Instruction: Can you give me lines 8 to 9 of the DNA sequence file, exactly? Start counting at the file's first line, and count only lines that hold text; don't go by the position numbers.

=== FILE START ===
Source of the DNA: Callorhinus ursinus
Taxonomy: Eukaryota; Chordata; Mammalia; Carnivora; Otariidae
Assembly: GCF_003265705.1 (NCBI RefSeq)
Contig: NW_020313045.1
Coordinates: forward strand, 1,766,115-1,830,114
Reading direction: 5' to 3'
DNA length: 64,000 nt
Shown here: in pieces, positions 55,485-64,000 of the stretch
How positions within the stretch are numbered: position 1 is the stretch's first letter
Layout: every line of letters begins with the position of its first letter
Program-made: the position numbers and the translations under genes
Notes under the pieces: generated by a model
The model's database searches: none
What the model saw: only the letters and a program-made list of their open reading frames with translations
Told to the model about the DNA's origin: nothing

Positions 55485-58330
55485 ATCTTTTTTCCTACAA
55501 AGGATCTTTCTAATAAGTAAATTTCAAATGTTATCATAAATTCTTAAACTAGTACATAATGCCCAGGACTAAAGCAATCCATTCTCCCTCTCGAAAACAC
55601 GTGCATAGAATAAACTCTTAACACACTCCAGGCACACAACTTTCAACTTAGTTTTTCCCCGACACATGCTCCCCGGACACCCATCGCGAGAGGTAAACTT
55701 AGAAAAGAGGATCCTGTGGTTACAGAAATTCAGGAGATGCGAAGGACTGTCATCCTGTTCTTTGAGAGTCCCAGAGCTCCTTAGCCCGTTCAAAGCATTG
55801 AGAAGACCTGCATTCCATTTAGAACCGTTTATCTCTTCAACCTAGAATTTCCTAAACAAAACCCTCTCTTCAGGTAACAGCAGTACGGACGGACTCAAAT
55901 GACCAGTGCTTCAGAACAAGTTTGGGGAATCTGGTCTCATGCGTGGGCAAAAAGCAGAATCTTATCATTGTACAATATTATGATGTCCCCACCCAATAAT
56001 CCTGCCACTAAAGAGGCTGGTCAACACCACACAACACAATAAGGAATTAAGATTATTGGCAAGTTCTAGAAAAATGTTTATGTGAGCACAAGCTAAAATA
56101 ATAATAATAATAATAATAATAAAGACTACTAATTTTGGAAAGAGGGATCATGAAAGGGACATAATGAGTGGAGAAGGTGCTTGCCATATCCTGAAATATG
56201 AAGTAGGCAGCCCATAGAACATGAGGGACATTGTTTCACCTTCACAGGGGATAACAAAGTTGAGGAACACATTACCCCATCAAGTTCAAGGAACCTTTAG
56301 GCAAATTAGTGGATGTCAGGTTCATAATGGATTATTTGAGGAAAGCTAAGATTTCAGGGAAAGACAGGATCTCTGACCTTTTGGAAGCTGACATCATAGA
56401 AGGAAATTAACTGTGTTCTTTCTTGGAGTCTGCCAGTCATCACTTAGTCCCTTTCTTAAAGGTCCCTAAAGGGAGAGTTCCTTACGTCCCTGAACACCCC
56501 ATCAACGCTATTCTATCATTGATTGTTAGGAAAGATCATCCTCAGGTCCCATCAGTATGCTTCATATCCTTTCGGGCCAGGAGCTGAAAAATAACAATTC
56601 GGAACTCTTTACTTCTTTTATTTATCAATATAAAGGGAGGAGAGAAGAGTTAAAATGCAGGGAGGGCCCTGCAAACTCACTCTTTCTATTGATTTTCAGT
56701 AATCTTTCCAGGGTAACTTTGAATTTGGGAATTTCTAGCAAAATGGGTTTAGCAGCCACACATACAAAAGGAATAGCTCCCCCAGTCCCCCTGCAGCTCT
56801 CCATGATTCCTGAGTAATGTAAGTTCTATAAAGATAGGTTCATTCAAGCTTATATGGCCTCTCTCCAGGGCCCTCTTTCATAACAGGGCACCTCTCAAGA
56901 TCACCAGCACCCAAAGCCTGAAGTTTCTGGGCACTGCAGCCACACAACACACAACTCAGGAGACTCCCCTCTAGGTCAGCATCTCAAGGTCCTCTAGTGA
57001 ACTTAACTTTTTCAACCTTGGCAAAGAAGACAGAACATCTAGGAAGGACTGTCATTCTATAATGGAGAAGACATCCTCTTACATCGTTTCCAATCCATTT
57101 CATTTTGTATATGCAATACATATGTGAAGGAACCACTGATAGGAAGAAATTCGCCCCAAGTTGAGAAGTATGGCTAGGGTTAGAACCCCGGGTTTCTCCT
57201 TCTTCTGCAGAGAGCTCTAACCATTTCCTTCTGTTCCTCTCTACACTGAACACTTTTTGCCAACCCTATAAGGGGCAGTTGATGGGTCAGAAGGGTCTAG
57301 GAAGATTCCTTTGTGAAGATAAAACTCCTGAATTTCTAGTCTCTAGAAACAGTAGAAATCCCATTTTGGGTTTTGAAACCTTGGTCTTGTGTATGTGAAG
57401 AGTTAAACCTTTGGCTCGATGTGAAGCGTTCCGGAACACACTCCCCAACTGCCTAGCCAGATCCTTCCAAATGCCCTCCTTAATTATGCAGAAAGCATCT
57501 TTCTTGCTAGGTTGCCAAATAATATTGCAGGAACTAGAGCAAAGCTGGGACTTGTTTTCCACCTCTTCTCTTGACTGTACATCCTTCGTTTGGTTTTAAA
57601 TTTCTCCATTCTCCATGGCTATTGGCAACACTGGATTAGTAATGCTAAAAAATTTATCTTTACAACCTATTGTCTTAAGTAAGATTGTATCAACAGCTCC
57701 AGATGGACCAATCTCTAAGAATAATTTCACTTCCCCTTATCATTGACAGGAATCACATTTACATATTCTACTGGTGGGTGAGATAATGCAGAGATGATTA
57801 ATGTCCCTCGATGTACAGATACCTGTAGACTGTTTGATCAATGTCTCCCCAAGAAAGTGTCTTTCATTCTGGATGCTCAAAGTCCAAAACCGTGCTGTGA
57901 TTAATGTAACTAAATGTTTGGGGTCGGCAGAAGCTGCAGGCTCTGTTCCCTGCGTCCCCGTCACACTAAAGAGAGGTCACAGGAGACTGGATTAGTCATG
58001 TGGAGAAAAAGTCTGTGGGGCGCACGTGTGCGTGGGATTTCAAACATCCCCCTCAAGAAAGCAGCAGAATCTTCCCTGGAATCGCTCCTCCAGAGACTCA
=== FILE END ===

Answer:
Shown here: in pieces, positions 55,485-64,000 of the stretch
How positions within the stretch are numbered: position 1 is the stretch's first letter